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Black Cohosh


DisclaimerThis article is intended for informational purposes and is not intended to replace a one-on-one medical consultation with a professional. WLM researches and shares information and advice from our own research and advisors. We encourage every woman to research, ask questions and speak to a trusted health care professional to make her own best decisions.

What is it

Black Cohosh is a perineal herb native to eastern North America and Canada, it's also known as baneberry, black snakeroot and bug root. Its roots and rhizomes are used to make herbal supplement products. It is most commonly used for the relief of menopausal symptoms like hot flushes and night sweats as well as other menopausal symptoms, menstrual cramps and premenstrual syndrome.

How does it help

The exact mechanism of how Black Cohosh may help reduce Vasomotor symptoms is currently still being studied. Due to an estrogen deficiency and relative deficiency of serotonin during peri-menopause (and post menopause for some), night sweats and hot flashes occur. The working theory is that Black Cohosh may help with adjusting the level of serotonin levels in the brain, modulating estrogen receptors in the body, and acts as an antioxidant. The combination of which could reduce the occurrence of hot flashes and night sweats. However, at this point the clinical research supporting the efficacy is inconsistent to non-existent.


Research has found that Black Cohosh interacts with medicines used for cholesterol control (statin group of medicines). Other medicines which are metabolized by the liver and anti-cancer medicine like cisplatin can greatly damage the liver when these medicines are used along with black cohosh.

Side effects

The side effects of black cohosh in itself is low. Contaminants within the supplement or heavy metals present in the supplement may be causing various side effects. Musculoskeletal pain, uterine bleeding, breast pain, dizziness, nausea, vomiting, etc. are common side effects. One of the most serious issue with the use of black cohosh is liver damage which can be mild (liver enzymes elevation only) or may be severe enough to cause liver failure.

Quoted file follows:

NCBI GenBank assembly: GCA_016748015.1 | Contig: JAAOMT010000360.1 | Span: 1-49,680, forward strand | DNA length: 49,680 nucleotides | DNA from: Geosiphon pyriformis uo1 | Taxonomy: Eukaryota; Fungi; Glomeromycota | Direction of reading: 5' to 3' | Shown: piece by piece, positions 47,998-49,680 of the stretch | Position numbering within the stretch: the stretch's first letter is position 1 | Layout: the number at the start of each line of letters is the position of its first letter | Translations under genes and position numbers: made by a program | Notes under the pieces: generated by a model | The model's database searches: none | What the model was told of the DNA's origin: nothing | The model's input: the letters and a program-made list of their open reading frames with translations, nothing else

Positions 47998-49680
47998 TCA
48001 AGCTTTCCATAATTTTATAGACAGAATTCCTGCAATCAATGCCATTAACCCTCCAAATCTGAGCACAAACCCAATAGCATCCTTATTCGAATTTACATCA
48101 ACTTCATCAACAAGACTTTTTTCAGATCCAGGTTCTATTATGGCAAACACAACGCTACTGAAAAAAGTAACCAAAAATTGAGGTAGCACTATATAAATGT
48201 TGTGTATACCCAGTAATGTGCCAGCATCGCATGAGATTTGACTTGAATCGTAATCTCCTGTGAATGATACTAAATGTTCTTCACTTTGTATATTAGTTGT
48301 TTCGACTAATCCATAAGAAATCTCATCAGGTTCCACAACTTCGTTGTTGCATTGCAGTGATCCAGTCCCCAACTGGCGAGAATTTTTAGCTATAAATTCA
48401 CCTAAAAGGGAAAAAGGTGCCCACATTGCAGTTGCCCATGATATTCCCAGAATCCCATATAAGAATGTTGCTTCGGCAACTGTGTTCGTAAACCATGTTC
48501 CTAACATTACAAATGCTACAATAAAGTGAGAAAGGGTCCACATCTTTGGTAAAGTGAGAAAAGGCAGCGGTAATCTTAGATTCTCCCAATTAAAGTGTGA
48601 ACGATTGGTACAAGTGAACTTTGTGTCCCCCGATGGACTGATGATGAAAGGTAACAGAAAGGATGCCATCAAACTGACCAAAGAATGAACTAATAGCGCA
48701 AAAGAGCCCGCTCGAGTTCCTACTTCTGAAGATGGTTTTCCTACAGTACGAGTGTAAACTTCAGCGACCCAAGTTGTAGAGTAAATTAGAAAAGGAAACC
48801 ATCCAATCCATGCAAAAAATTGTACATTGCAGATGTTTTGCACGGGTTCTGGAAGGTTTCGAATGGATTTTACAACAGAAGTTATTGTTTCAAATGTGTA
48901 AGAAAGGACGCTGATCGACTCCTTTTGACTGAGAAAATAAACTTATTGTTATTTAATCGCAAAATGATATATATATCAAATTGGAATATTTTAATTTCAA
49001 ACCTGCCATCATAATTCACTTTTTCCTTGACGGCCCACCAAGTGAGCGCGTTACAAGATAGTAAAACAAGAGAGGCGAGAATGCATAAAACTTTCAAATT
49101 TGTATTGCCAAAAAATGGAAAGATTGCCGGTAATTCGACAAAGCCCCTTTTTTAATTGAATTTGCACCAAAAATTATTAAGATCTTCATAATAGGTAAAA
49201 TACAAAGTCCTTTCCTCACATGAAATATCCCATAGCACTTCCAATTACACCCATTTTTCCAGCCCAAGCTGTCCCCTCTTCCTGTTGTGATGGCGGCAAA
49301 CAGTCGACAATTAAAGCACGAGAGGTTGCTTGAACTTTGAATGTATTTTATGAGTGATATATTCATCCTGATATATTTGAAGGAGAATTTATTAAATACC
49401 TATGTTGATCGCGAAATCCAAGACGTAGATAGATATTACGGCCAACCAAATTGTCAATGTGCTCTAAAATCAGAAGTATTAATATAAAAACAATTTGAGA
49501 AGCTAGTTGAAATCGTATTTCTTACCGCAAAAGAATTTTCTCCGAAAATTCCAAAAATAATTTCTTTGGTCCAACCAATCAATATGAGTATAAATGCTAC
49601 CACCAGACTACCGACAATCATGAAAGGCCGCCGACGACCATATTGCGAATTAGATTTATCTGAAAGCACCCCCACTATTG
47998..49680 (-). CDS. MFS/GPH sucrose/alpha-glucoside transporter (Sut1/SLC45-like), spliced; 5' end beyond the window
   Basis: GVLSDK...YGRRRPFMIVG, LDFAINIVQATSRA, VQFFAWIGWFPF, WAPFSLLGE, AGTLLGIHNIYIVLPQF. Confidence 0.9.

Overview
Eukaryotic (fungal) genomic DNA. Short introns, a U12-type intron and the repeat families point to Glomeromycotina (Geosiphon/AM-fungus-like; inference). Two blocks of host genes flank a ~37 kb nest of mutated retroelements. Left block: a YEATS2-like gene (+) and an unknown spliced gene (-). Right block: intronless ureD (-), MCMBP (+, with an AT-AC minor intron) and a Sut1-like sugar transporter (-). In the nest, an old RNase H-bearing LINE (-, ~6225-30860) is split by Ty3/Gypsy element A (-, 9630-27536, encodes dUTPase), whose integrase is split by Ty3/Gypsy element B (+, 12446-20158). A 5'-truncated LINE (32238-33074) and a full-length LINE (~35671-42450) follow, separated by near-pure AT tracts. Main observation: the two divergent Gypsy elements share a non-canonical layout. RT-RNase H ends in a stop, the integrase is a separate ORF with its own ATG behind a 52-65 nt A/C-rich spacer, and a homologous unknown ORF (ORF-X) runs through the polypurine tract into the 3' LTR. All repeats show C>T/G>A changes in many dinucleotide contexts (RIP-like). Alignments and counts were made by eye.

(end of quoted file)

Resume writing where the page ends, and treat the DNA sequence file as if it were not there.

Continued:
Scientific Evidence

What else you should know

Menopausal women who also have liver disease, breast cancer, endometrial cancer, thrombo-embolic disease (DVT, stroke, etc), uterus abnormalities like fibroid, endometriosis, and undiagnosed vaginal bleeding should avoid taking Black Cohosh before talking with their health care provider.

Ayurveda. Ayurveda has been using Black Cohosh for improving overall reproductive well-being in women. It is believed that black cohosh maintains hormonal balance, and menstrual cycle, and improves fertility. However, Ayurveda does not clearly mention whether Black Cohosh can decrease vasomotor symptoms.

Traditional Chinese Medicine. Both traditional Chinese medicine and western herbal tradition have been using black cohosh for a long time. Traditional Chinese medicine has used it to reduce musculoskeletal pain and spasms, support liver and brain functions, and tonify the kidney and uterus but has not clearly illustrated its usefulness in treating menopausal symptoms.


What are supplements

“Supplements” is an umbrella term encompassing vitamins, minerals, and botanicals that support our body’s functions


Wobser RW, Takov V. Black Cohosh. [Updated 2021 Nov 26]. In: StatPearls [Internet]. Treasure Island (FL): StatPearls Publishing; 2022 Jan-. Available from:

Written & Reviewed By
Dr BalKrishna Subedi
Dr BalKrishna Subedi
Women Like Me Team
Women Like Me Team
Last Updated
September 6, 2022 9:05 AM